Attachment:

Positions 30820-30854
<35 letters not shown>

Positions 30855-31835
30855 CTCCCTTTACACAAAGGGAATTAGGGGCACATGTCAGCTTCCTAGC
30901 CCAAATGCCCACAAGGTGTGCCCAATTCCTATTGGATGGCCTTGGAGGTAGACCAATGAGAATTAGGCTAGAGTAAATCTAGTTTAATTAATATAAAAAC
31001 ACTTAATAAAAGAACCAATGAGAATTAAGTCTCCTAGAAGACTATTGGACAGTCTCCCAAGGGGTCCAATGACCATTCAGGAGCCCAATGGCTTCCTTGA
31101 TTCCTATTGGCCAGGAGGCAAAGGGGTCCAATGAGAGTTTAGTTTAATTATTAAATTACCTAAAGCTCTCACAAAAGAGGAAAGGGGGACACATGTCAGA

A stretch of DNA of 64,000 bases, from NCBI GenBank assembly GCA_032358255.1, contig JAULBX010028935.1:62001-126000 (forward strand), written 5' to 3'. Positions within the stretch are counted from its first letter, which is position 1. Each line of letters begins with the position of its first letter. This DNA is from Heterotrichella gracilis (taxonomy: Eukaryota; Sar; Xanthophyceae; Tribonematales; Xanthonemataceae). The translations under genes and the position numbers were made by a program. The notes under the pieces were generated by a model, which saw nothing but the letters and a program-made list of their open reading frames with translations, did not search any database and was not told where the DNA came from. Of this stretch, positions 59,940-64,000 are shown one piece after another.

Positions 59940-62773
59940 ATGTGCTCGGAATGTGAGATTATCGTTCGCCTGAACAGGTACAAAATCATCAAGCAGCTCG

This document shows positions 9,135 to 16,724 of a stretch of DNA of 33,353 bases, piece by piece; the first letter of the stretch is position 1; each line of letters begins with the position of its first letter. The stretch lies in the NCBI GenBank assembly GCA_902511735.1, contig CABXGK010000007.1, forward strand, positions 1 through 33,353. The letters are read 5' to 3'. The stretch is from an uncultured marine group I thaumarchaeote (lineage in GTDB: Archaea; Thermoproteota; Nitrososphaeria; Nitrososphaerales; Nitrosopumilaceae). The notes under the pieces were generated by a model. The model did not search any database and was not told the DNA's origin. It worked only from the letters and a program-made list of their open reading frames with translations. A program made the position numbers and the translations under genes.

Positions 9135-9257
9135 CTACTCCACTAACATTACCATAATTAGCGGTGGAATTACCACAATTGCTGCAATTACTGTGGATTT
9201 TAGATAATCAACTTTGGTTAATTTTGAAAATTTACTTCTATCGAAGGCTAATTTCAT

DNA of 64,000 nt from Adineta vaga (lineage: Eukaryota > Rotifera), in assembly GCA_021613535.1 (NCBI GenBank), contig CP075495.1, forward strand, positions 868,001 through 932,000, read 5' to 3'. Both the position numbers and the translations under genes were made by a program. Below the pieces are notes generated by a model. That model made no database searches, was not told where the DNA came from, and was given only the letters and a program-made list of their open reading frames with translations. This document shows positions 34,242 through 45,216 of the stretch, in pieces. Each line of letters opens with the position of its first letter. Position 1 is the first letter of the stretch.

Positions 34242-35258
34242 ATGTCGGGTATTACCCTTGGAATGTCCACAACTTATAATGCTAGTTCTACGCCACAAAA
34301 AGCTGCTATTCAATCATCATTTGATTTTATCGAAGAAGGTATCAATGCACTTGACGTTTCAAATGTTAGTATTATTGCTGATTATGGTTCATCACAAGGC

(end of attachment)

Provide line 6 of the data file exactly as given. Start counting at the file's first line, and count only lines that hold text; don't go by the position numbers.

31001 ACTTAATAAAAGAACCAATGAGAATTAAGTCTCCTAGAAGACTATTGGACAGTCTCCCAAGGGGTCCAATGACCATTCAGGAGCCCAATGGCTTCCTTGA